Beautiful Mathematics

Martin Erickson
Series: Spectrum
Edition: 1
Pages: 192
https://www.jstor.org/stable/10.4169/j.ctt13x0n39

1. Front Matter
(pp. i-viii)
2. Preface
(pp. ix-x)
(pp. xi-xiv)
4. 1 Imaginative Words
(pp. 1-12)

The objects of mathematics can have fascinating names. Mathematical words describe numbers, shapes, and logical concepts. Some are ordinary words adapted for a specific purpose, such as cardinal, cube, group, face, field, ring, and tree. Others are unusual, like cosecant, holomorphism, octodecillion, polyhedron, and pseudoprime. Some sound peculiar—deleted comb space, harmonicmap, supremum norm, twisted sphere bundle, to name a few. Mathematical words have appeared in poems (see [19]). Let us look at some mathematical words.

Consider thelemniscate, a curve shaped like a figure-eight¹ as shown in Figure 1.1. We learn in [46] that it gets its name from...

5. 2 Intriguing Images
(pp. 13-24)

Many mathematical concepts are embodied in diagrams, drawings, and other kinds of images. A sketch may illustrate a theorem. A picture may point the way to new mathematics. Let us look at some mathematical images and learn about the mathematics behind them.

The equation

12+ 22+ 32+ … 242= 702

might seem, at first glance, to be a miscellaneous mathematical fact, but it is special. Édouard Lucas (1842–1891) posed a problem, called the Cannonball Puzzle, which asked for a numberNsuch thatNcannonballs (spheres) can be placed in a square array, or in...

6. 3 Captivating Formulas
(pp. 25-48)

Mathematical formulas, whether simple or complicated, convey in symbols the essence of mathematicians’ discoveries. Some formulas are well known, such as Euler’s formula e+ cosθ+isinθ. Some are less known. We will look at a few formulas I find beautiful, some stark and some ornate. You may find them beautiful too.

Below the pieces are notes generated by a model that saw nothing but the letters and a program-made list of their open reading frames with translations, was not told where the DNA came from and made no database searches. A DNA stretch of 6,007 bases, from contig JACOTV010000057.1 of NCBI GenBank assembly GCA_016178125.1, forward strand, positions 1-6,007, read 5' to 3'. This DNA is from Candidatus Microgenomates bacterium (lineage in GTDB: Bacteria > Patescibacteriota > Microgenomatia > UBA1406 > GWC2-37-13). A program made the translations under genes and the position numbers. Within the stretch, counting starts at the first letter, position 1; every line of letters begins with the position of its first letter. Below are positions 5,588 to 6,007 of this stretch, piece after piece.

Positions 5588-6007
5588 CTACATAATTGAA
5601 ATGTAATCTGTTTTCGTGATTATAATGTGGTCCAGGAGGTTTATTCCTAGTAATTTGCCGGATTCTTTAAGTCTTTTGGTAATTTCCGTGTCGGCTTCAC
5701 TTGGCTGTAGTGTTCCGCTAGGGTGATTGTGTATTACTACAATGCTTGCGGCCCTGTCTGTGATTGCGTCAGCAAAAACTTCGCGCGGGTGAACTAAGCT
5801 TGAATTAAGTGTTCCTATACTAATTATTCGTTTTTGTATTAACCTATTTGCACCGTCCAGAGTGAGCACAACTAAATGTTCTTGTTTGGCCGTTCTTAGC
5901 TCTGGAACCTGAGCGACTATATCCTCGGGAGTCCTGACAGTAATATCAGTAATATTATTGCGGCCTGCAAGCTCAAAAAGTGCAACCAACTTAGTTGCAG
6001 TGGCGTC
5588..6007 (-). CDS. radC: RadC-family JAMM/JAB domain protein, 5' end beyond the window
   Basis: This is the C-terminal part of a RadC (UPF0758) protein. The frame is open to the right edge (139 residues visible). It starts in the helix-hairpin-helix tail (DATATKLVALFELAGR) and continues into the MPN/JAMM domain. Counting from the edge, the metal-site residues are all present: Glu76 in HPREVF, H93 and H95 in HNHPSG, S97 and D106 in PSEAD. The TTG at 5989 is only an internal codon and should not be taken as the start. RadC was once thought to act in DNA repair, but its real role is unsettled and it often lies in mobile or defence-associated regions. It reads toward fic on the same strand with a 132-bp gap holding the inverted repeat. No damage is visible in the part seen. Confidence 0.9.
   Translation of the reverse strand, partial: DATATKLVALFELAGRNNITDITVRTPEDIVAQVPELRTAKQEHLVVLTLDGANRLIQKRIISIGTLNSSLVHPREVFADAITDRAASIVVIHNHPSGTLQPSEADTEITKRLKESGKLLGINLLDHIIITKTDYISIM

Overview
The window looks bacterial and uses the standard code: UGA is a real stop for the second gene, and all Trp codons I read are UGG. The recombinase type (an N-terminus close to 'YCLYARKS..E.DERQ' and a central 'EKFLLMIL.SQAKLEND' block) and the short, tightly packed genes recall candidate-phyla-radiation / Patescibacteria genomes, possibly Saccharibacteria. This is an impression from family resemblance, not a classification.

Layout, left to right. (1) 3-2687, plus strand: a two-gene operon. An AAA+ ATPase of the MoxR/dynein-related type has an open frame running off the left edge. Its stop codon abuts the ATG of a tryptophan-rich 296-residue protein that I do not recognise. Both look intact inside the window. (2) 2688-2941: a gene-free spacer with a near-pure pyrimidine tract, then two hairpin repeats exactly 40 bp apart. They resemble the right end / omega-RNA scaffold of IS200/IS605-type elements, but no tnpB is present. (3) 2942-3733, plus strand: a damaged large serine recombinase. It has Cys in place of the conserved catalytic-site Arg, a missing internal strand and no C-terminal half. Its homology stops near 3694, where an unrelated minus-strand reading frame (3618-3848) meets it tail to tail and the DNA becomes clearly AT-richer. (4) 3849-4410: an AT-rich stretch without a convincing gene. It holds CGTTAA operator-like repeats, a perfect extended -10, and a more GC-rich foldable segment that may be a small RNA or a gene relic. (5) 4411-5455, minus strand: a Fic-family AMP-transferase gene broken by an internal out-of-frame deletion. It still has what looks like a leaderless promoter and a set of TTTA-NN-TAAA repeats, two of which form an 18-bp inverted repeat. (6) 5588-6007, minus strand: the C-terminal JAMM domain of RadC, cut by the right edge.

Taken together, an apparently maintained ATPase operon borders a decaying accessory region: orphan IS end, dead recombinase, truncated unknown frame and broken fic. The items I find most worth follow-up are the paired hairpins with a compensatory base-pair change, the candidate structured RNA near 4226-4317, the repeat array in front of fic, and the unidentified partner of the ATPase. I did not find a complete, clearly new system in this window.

Here are three arithmetical curiosities:

123456789 × 8 + 9 = 987654321

123456789 × 9 + 10 = 1111111111

111111111 × 111111111 = 12345678987654321.

It is easy to verify their truth, but why do they work? What happens when you do the multiplication?

Heron’s formula,...

7. 4 Delightful Theorems
(pp. 49-82)

Mathematicians prove theorems. Once a theorem is proved, it is true for all time. The theorems proved by the ancient Greeks are as true today as they were over two thousand years ago, and the theorems proved today will be true even if, after millions of years, humans evolve into another species. In this chapter we present some delightful and sometimes surprising theorems.

Given any triangle, is it always possible to inscribe a square in it? We require that the square has a side on one of the sides of the triangle, with the other two corners touching the other...

8. 5 Pleasing Proofs
(pp. 83-108)

In mathematics, assertions can be proved, which distinguishes mathematics from other disciplines. Mathematical knowledge is thus absolute and universal, independent of space and time. In this chapter, we present some proofs that are particularly memorable. Most are not well known and deserve to be better known.

The Pythagorean theorem states that given a right triangle, the area of a square formed on the hypotenuse is equal to the sum of the areas of the squares formed on the two legs.

There are many proofs of this important theorem. Figure 5.1 shows a tessellation proof. The plane is tessellated, or tiled,...

9. 6 Elegant Solutions
(pp. 109-130)

What makes a difficult mathematics problem easy? Sometimes there is a sudden flash of understanding. Sometimes past experience points out the right direction to take. This chapter presents problems whose solutions illustrate concepts or techniques that can be appreciated for their power and beauty, and may be useful to you in future problem solving.

Four spheres of radius 1 are contained in a regular tetrahedron in such a way that each is tangent to three faces of the tetrahedron and to the other three spheres. What is the side length of the tetrahedron?

In a regular tetrahedron, letrbe...

10. 7 Creative Problems
(pp. 131-138)

It is easy to formulate new mathematical problems. One only needs an inquiring mind. The problems in this chapter are partially or completely unsolved, so there is much to work on!

Choose a positive integer, say, 20. Now choose a random integer between 1 and 20, say, 9. Subtract: 20 − 9 = 11. Next, choose a random integer between 1 and 11, say, 7. Subtract: 11 − 7 = 4. Choose a random integer between 1 and 4, say, 3. Subtract: 4 − 3 = 1. Now we must choose the integer 1, and we subtract: 1 − 1...

11. A Harmonious Foundations
(pp. 139-150)
12. B Eye-Opening Explorations
(pp. 151-164)
13. Bibliography
(pp. 165-168)
14. Index
(pp. 169-176)